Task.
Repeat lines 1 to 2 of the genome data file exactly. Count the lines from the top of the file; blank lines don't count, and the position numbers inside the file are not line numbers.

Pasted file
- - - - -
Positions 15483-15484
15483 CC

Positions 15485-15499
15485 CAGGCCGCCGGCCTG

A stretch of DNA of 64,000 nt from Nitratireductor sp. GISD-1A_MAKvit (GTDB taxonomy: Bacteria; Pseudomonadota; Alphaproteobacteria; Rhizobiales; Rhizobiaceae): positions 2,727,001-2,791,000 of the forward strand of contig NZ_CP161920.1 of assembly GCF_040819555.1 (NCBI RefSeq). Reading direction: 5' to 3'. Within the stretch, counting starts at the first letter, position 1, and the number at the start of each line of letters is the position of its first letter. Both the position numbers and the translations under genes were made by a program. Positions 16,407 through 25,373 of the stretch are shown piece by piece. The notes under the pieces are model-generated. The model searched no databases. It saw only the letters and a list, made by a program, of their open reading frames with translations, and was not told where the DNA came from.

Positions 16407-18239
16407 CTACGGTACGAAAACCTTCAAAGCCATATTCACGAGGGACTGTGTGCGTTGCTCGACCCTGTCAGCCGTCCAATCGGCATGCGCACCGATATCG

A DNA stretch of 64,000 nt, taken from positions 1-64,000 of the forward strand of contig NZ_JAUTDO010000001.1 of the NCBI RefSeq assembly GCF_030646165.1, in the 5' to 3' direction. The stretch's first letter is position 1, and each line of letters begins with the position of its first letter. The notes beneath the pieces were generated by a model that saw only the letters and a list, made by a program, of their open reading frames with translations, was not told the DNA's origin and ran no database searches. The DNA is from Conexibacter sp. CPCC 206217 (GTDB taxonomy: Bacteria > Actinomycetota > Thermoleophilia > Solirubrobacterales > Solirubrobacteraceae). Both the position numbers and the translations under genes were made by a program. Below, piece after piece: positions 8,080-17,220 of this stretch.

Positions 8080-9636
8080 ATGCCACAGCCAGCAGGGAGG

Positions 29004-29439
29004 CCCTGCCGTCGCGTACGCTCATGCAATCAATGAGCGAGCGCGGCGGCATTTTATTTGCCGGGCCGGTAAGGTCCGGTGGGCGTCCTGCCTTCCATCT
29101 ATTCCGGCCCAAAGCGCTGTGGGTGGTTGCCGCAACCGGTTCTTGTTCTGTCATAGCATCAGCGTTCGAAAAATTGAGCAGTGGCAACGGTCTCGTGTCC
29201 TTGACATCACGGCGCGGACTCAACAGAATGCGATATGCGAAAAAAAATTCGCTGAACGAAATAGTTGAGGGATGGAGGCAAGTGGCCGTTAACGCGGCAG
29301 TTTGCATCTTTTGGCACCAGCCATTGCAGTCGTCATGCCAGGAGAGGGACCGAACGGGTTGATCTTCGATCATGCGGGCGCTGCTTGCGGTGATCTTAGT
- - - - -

Positions 15483-15484
15483 CC